In other sports, video review’s timely use helps officials get it right. In golf, video review too often makes it feel like the sport is getting it wrong, because timeliness matters in the spirit of fair play, because the retroactive nature of some punishments are as egregious as the violations themselves.  

    We saw that with Lexi Thompson at the ANA Inspiration this year.

    Yes, she deserved a two-shot penalty for improperly marking her ball, but she didn’t deserve the two-shot penalty for signing an incorrect scorecard. She had no idea she was signing an incorrect scorecard.

    We nearly saw the ruin of the U.S. Open at Oakmont last year, with Dustin Johnson’s victory clouded by the timing of a video review that left us all uncertain if the tournament was playing out under an incorrect scoreboard.

    “What these protocols are put in place for, really, is to make sure there are measures to identify the facts as soon as possible, in real time, so if there is an issue to be dealt with, that it can be handled quickly and decisively,” Pagel said.

    Amen again.

    We have pounded the USGA for making the game more complicated and less enjoyable than it ought to be, for creating controversy where common sense should prevail, so let’s applaud executive director Mike Davis, as well as the R&A, for putting common sense in play.

    Yes, this isn’t a perfect answer to handling rules violations.

    There are trap doors in the protocols that we are bound to see the game stumble into, because the game is so complex, but this is more than a good faith effort to make the game better.

    This is good governance.

    And compared to the glacial pace of major rules change of the past, this is swift.

    This is the USGA and R&A leading a charge.

    We’re seeing that with the radical modernization of the Rules of Golf scheduled to take effect in 2019. We saw it with the release of Decision 34/3-10 three weeks after Thompson’s loss at the ANA, with the decision limiting video review to “reasonable judgment” and “naked eye” standards. We’re hearing it with Davis’ recent comments about the “horrible” impact distance is having on the game, leading us to wonder if the USGA is in some way gearing up to take on the golf ball.

    Yes, the new video review protocols aren’t a panacea. Rules officials will still miss violations that should have been caught. There will be questions about level playing fields, about the fairness of stars getting more video review scrutiny than the rank and file. There will be questions about whether viewer complaints were relayed to rules officials.

    Golf, they say, isn’t a game of perfect, and neither is rules enforcement, though these protocols make too much sense to be pilloried. They should be applauded. They should solve a lot more problems than they create.

    Lexi 'applaud's USGA, R&A for rules change

    By Randall MellDecember 11, 2017, 5:15 pm

    Lexi Thompson’s pain may prove to be the rest of golf’s gain.

    David Rickman, the R&A’s executive director of governance, acknowledged on Golf Channel’s "Morning Drive" Monday that the new protocols that will eliminate the use of TV viewer call-ins and emails to apply penalties was hastened by the controversy following Thompson’s four-shot penalty at the ANA Inspiration in early April. The new protocols also set up rules officials to monitor TV broadcasts beginning next year.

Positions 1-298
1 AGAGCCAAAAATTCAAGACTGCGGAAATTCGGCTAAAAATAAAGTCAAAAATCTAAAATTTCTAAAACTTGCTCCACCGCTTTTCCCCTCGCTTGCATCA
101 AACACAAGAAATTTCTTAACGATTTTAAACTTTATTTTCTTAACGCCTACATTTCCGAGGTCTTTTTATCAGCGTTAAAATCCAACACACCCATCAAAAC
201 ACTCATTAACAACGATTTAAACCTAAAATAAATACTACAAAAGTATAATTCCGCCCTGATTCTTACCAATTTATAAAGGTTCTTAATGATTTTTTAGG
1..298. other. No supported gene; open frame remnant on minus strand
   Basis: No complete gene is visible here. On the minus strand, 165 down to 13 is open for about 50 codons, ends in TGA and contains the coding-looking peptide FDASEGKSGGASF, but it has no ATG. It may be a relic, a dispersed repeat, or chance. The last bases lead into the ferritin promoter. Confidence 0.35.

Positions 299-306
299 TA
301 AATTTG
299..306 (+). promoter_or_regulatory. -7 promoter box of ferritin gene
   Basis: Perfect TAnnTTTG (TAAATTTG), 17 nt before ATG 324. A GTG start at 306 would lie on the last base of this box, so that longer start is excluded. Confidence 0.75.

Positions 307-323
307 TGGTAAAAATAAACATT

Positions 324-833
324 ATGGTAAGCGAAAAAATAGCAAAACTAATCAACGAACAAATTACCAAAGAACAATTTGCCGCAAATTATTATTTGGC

“Clearly, that case has been something of a focus point for us,” Rickman said.

    Thompson reacted to the new protocols in an Instagram post.

    “I applaud the USGA and the R&A for their willingness to revise the Rules of Golf to address certain unfortunate situations that have arisen several times in the game of golf,” Thompson wrote. “In my case, I am thankful no one else will have to deal with an outcome such as mine in the future.”

    Thompson was penalized two shots for improperly returning her ball to its mark on a green during Saturday’s round after a viewer emailed LPGA officials during Sunday’s broadcast. She was penalized two more shots for signing an incorrect scorecard for her Saturday round. Thompson ultimately lost in a playoff to So Yeon Ryu.

    The new protocols will also eliminate the additional two-shot penalty a player receives for failing to include a penalty when a player was unaware of the penalty.

    Shortly after the ANA Inspiration, the USGA and R&A led the formation of a video review working group, which included the PGA Tour, LPGA, European Tour, Ladies European Tour and PGA of America.

    Also, just three weeks after Thompson was hit with the four-shot penalty, the USGA and R&A released a new Rules of Golf decision decision (34-3/10) limiting video evidence in two ways:

    1. If an infraction can’t be seen with the naked eye, there’s no penalty, even if video shows otherwise.

    2. If a tournament committee determines that a player does “all that can be reasonably expected to make an accurate estimation or measurement” in determining a line or position to play from or to spot a ball, then there will be no penalty even if video replay later shows that to be wrong.

    While the USGA and R&A said the new decision wasn’t based on Thompson’s ANA incident, LPGA players immediately began calling it the “Lexi Rule.”